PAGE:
Can you get infected with coronavirus twice? Here's what we know
In June, news of a woman in Colorado named Michelle Hart testing positive twice for COVID-19 swept the headlines. Though Hart gave an interview with a local station in Denver, her story was picked up by other stations across America to national outlets and heightened fear for those quarantining at home waiting for the coronavirus to subside. Less than a month later, a Google search for that story, “Colorado woman tests positive for COVID-19 twice,” produces 3 million results. That’s for one single instance of this apparent phenomenon — and it’s happened a few more times, at least. The stories and our reactions speak to how alarming the idea of getting coronavirus twice or even (shudders) more than twice.
There are other headlines that are chillingly relevant, including two separate Las Vegas boxers who tested positive, then negative, then positive again, and this past week The New York Times interviewed a woman in California and who tested positive in March, seemingly recovered, and then tested positive again in May. But please, before you order a motorcycle and poncho to cosplay Daryl on The Walking Dead, things might not be as apocalyptic as they seem. Here's why epidemiologists theorize that coronavirus reinfection might be a myth, for now.
First things first, the cases are all anecdotal. Since everyone is thinking, talking about, and sharing coronavirus anecdotes right now, getting infected twice might feel like a reality when it’s not understood or scientifically proven yet. According to the above story, what doctors think is that while it may be possible for the coronavirus to strike the same person twice, it's highly unlikely that it would. “I haven’t heard of a case where it’s been truly unambiguously demonstrated,” Marc Lipsitch, an epidemiologist at the Harvard T.H. Chan School of Public Health, said to the Times.
What it's looking like is that it’s more likely some people are having a drawn-out course of infection. Take Hart’s experience. While she tested negative twice after seemingly recovering from the virus, she recalled in an interview with CNN that she still had symptoms, but a negative test quelled her fears until her symptoms again got worse. After that, she tested positive again. A lot of different possible things could be happening here, but if you think of certain illnesses as a hurricane, her feeling better could have been the eye of a storm.
Also, keep in mind that the United States is months behind other countries and their pandemic struggles. South Korea’s Centers for Disease Control and Prevention has already investigated 285 cases where people tested positive twice there. While the people involved tested positive two to three months after the first test (a concerning amount of time, I know) researchers were unable to grow live virus from any of these supposedly reinfected people, which signals the possibility that what those people are experiencing are lingering effects of the sickness. “It was pretty solid epidemiological and virological evidence that reinfection was not happening, at least in those people,” said Angela Rasmussen, a virologist at Columbia University in New York to the Times. While the idea that you can still be experiencing symptoms months after going through this illness is horrifying in itself, it at least takes reinfection off of the likely suspects.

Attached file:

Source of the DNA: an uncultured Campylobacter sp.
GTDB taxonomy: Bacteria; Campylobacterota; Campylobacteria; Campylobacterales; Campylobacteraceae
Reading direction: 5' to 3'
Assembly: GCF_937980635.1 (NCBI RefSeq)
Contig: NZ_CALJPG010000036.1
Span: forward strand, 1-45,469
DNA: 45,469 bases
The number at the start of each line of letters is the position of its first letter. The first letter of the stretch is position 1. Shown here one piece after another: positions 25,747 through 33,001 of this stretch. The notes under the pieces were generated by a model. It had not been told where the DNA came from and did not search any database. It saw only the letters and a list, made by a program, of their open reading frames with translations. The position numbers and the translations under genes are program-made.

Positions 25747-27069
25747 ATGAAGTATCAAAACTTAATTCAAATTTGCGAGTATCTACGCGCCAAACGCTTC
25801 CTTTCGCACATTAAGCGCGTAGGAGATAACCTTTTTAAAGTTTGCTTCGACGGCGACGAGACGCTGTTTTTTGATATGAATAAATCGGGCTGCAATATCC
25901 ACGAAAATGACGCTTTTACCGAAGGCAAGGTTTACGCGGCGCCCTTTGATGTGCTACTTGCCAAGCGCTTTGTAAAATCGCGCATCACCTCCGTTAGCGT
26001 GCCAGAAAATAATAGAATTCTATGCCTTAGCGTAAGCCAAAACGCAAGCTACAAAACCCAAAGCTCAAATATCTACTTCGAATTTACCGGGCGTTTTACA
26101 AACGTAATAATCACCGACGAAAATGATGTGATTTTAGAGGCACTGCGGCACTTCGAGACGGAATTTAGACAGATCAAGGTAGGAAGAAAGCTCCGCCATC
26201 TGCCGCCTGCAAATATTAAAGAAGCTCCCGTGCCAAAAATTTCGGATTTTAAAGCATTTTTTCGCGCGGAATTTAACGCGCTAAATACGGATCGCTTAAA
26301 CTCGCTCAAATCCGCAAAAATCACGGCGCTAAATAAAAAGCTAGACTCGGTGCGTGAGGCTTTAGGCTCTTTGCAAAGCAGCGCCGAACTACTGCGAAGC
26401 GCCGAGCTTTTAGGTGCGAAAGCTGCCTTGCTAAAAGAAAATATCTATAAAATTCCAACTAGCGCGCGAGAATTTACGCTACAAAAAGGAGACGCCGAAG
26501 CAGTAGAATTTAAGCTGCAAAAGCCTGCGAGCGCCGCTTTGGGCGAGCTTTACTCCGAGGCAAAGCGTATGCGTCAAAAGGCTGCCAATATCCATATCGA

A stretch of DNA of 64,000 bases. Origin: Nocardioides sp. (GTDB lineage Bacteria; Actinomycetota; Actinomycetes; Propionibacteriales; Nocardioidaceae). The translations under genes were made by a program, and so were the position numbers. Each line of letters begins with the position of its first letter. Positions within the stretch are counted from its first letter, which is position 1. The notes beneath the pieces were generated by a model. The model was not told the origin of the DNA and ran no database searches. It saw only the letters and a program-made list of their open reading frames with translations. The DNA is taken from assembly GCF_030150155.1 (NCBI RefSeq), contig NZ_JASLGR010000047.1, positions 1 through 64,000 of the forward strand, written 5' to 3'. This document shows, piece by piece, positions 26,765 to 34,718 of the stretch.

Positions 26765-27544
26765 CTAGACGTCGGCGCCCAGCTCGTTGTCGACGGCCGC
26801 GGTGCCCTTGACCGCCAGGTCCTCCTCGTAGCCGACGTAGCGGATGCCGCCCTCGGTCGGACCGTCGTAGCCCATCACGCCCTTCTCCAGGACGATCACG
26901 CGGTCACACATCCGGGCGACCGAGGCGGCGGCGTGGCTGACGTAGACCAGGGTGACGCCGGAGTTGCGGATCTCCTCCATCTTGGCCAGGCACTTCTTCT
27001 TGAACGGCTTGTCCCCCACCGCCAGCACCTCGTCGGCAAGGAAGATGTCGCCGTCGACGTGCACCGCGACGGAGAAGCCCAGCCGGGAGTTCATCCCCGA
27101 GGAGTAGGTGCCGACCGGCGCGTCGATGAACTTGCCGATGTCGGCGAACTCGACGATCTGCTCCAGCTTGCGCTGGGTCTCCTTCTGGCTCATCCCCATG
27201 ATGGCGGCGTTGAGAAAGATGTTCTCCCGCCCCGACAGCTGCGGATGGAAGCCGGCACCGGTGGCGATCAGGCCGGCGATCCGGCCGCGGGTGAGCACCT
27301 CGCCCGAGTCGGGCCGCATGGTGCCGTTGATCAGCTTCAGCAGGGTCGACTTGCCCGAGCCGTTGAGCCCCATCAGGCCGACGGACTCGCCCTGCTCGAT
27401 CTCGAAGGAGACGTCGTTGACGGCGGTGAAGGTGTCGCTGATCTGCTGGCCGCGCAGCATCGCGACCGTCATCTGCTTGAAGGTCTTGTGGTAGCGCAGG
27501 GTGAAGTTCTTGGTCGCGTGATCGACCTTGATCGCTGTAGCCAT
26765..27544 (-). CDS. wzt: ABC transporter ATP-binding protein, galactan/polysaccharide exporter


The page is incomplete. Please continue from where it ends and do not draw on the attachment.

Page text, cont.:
Furthermore, antibodies aren’t the only thing your body uses to fight infection. To explain this in the simplest of ways, your immune system is an army of connected cells that protect your body from internal and external dangers. When a body is infected with something like, say, the coronavirus, the immune system initiates a defense from cells that can kill the virus and produce help for the coming fight, the Times’ experts explain.These cells are commonly referred to as T cells and B cells. You might’ve heard about T cells if you’re familiar with HIV. The reason why HIV is so dangerous to the body is that it kills T cells which typically are the first line of defense for infections. That’s why untreated HIV leads to other illnesses — it’s killing the front line soldiers of the body, so to speak, making it harder for a person to fight infection off. Antibodies are later produced after the T cells do their thing.
Even though we don’t know much about the coronavirus, experts interviewed in the New York Times offered their opinion that COVID-19 is behaving like most other viruses. So, the idea that a vaccine can lead to herd immunity around the globe seems optimistic. Still, no vaccine is 100% effective. For one to be considered effective, though, it just has to work on 85% of the population. So, even a vaccine that only suppresses the levels of the virus somewhat would deter its spread to others, because right now, the Rona is everywhere.
Even the doctors offer evidence that reinfection is unlikely, all the experts stop short of saying that it’s not possible. There’s just not enough data to know that yet. I know it’s frustrating when scientists say they don’t know something, but let’s try and look on the bright side: A scientist's doubt is much better in this particular instance than their certainty, in this case. That means there’s still hope that a vaccine will put COVID-19 to bed for good. “I would say reinfection is possible, though not likely, and I’d think it would be rare,” Rasmussen told Times. “But even rare occurrences might seem alarmingly frequent when a huge number of people have been infected.”